The women’s majlis: A talent that will pay off one day

When pursuing a writing career in this part of the world, the definition of a writer is somewhere between grey and non-existant

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When pursuing a writing career in this part of the world, the definition of a writer is somewhere in between grey and non-existent. Try explaining to someone that you love to write, or that you have fallen into the habit of writing and the most likely response is a head tilted to the side followed by: “Oh? Are you a journalist?” (As it happens, I do have a degree in journalism.)

Even when you painstakingly explain that you like writing fiction, specifically English fiction, the slightly amused look becomes something close to hostile. “You mean you don’t write Arabic fiction?”

Although it’s lessened recently, this walk-by interrogation is something a few Emirati English writers go through – and we’re quite used to it.

The way I explain it to people makes me feel we’re a special niche, usually held at an arm’s length from those Emirati writers who write in Arabic. The result of that downplays your writing identity.

I only share this with a few of my friends. My Instagram followers are appreciative, but other than that, you won’t see me walking into a room and introducing myself as a writer.

In my mind, my writing activities are small – minuscule compared to some of the amazing things other writers around me are doing, but it’s still mine.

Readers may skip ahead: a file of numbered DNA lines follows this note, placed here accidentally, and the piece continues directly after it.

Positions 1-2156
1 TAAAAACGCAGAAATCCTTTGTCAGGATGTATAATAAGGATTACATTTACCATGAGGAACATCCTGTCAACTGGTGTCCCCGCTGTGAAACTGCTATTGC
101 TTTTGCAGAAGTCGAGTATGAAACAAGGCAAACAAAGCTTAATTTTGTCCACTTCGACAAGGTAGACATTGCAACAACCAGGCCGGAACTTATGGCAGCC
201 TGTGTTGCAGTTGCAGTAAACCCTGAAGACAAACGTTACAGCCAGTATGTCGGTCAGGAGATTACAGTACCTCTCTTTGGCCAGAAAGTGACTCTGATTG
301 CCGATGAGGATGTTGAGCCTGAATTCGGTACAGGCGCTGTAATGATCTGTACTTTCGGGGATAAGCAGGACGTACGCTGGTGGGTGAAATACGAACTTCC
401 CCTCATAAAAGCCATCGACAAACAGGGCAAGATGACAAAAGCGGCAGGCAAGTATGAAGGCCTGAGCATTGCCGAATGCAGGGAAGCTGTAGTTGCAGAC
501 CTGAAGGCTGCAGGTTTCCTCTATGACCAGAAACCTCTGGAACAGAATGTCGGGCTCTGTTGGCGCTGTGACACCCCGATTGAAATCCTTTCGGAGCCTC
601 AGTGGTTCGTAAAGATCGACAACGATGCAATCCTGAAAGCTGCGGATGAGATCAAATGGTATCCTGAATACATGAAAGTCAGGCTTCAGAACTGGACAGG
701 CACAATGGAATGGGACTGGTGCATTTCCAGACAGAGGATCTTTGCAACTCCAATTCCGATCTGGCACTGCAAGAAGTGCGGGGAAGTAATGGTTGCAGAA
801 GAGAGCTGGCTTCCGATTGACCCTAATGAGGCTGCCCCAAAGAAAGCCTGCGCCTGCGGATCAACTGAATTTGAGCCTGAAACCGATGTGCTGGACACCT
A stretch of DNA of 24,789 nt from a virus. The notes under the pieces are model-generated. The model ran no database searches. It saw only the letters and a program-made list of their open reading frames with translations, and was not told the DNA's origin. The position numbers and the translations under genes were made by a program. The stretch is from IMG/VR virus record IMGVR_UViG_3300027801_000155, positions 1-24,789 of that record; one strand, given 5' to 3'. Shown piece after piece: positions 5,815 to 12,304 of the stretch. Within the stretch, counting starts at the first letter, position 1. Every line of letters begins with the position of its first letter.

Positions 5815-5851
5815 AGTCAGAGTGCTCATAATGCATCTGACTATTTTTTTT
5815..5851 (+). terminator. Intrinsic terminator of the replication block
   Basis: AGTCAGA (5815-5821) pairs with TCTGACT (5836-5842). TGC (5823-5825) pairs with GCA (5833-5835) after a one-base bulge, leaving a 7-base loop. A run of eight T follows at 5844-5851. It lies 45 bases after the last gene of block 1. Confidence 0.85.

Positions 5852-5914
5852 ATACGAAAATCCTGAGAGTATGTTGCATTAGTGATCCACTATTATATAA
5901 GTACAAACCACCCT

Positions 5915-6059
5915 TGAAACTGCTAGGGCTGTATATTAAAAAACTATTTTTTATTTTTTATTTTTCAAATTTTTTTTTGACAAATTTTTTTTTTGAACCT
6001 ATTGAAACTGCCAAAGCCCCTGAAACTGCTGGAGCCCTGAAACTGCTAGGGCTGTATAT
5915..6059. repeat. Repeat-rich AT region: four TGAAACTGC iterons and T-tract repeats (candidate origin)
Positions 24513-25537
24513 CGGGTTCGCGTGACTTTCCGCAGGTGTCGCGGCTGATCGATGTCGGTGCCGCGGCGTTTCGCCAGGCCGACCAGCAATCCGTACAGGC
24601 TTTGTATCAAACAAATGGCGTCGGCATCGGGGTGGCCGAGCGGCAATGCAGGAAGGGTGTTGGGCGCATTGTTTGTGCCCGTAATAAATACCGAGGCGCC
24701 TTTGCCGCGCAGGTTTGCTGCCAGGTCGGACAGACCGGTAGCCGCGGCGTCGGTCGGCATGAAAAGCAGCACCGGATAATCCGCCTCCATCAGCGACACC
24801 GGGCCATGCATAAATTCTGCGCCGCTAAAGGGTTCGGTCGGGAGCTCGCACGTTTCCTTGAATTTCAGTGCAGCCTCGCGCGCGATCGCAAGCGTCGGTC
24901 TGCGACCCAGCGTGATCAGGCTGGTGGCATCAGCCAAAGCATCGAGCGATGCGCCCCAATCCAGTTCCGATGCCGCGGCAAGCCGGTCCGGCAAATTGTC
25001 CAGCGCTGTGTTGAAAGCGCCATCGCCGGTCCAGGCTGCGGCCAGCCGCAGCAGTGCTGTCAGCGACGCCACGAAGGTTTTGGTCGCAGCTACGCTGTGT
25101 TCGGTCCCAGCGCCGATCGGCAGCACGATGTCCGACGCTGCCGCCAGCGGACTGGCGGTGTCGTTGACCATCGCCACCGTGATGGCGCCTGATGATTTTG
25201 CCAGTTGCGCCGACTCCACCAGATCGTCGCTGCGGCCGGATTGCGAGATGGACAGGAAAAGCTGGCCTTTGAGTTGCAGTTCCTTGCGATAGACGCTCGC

So I couldn’t have been more surprised when I was treated differently for being “a writer”.

My family hosted an Italian couple – parents at my sister’s school – for iftar recently. Even though I barely knew these people, I’d heard about them from my mother. I had no doubt that they had heard about me too. In fact, this woman sent me books she thought I’d enjoy. It made my day each time I received those books.

I thought that being a bookworm was all they knew about me. I was wrong. I was questioned the whole night about what I did, what I wrote, when I wrote and how often. “Oh, you keep a blog? Please share”.

To someone who’s only comfortable talking about the craft within small writing circles, being under the spotlight in this way was so alien to me. There’s a safe haven among fellow writers. As we create our art, writer communities are formed or expanded.

Events such as poetry slams and writing competitions are organised – these act as an encouragement and a reminder that there are so many creative and talented individuals in this country.

Feeling this with people outside of my circle threw me off. It felt like what I did mattered, not only to me, but to them also.

It’s one of those moments when something clicks in the most truthful way, and you realise you are not pretending to be anything, but you.

Asma Al Jailani is a blogger and writer living in Abu Dhabi.

If you have a good story to tell or an interesting issue to debate, contact Melinda Healy on mhealy@thenational.ae